The bilingual campaign encourages, educates, and empowers parents and caregivers to talk with their kids about emergency preparedness and take action together by visiting
Twenty-eight percent of New York residents have said they do not have any form of household emergency plan, and 64% do not have all of the recommended emergency supplies. On top of that, only 37% said they have a plan for how to find family members and reunite in the event of an emergency.

Launched in 2009, “Ready New York” is the New York City Emergency Management Department’s public education campaign for emergency preparedness—it’s designed to encourage the city’s 8.5 million residents to prepare for both natural and man-made emergencies and increase awareness of NYCEM’s suite of resources.

The latest bilingual campaign highlights the need for families to communicate w hen it counts, encouraging them to start making emergency plans by visiting or calling 311 .
The End Family Fire campaign highlights the importance of safe gun storage and introduces the term “family fire,” giving a name to any shooting that involves an improperly stored or misused gun found in the home. Unintentional shootings, suicide, and intentional shootings are all forms of family fire.

With about 43 percent of U.S. adults living in a household where there is a firearm, family fire is an issue that affects communities across the country. Now, more than ever, storing guns safely – locked, unloaded, and separately from ammunition – can keep our families and communities safe.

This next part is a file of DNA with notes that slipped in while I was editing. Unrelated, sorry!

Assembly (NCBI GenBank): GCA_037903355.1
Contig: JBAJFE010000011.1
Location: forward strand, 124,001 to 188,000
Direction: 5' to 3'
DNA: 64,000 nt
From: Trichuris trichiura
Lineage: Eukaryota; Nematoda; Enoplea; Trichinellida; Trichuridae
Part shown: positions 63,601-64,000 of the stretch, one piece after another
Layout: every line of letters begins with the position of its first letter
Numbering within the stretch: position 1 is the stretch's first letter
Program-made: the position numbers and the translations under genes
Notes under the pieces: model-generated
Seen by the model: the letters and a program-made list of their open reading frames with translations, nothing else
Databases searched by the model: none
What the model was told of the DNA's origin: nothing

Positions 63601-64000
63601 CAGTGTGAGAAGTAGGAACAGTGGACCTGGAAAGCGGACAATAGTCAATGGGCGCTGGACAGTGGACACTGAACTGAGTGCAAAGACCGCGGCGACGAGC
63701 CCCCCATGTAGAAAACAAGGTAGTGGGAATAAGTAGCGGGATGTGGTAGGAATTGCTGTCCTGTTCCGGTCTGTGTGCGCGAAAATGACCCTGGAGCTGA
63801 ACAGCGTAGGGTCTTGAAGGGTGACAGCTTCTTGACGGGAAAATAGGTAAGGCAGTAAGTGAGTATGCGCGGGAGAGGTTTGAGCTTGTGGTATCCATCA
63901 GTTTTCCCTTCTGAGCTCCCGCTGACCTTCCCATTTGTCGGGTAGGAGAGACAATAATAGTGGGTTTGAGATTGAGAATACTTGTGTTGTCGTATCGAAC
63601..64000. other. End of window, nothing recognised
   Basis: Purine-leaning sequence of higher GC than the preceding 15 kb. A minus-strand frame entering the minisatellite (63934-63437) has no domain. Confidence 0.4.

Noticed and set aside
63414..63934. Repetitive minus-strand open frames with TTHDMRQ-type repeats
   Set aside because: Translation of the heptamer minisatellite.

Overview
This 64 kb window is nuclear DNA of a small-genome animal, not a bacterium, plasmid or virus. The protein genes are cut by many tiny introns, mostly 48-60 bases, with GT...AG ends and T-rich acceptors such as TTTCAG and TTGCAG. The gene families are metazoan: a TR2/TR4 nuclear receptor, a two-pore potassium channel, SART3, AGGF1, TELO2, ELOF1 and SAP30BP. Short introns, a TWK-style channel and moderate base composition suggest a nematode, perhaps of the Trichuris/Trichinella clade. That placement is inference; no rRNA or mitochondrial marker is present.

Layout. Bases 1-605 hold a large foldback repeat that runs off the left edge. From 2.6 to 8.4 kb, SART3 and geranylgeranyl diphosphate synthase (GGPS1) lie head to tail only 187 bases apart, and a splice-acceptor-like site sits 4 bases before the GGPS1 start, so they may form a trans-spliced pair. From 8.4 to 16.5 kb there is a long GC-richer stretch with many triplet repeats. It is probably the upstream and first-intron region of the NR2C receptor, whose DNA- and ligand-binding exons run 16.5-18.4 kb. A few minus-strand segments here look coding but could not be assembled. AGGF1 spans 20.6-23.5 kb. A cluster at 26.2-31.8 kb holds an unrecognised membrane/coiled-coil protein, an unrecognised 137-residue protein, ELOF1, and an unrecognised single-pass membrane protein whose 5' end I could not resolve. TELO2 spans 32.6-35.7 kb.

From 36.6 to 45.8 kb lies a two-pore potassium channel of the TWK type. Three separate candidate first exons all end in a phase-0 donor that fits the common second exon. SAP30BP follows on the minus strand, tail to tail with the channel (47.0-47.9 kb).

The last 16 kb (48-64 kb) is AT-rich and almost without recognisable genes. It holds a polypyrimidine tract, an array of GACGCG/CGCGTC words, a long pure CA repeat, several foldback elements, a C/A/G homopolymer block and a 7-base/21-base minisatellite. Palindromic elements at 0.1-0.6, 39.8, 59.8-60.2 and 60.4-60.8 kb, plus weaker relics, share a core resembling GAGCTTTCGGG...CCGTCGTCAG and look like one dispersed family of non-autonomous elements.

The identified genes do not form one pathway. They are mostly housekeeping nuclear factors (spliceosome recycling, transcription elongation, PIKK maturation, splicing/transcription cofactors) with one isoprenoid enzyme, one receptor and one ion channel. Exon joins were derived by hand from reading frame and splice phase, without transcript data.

To best protect your loved ones – store guns safely.
Please air December 26 - 31.

Project Roadblock is a multiplatform drunk driving prevention campaign exclusive to local broadcast television stations and is the largest annual station-supported initiative of a single PSA campaign. Sponsored by TVB, the U.S. Department of Transportation’s National Highway Traffic Safety Administration (NHTSA), and the Ad Council, Project Roadblock inspires dialogue about the dangers of drinking and driving and subsequently motivates men 21-34 years-old to stop driving ‘buzzed.’

Now in its 17th year, Project Roadblock has proven its ability to inspire change, create impact, and save lives. In fact, through continued support of Project Roadblock and in combination with other drinking and driving prevention efforts, alcohol-impaired driving fatalities have decreased 28% from 14,409 in 2004 to 10,511 in 2018. However, there is still more work to be done. In December 2017, over 280 people were involved in an alcohol-impaired driving fatality and 296 people were killed in traffic fatalities on New Year’s Day. With your help this upcoming December, the road to safety continues.

It's important to support Project Roadblock during the December 26 - 31 period. Get ahead of the curve by downloading and slotting these PSAs into these dates!

Join This Year:
1. Pledge your station’s support.
2. Donate on-air, online, and social media inventory
3. Monetize with sponsorship. The deadline for sponsorship applications is December 16th, 2020.

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Texting and driving is dangerous—that’s a fact. But even though 94% of Americans recognize it’s dangerous to send a text while driving, and 91% recognize it’s dangerous to read one, many people still do it.

To address the disconnect between awareness and behavior, our campaign addresses the fact that people are personally engaging in a behavior that they know is dangerous. The campaign reminds drivers from 16 to 34 that no one is special enough to text and drive. Text and whatever. Just don’t text and drive.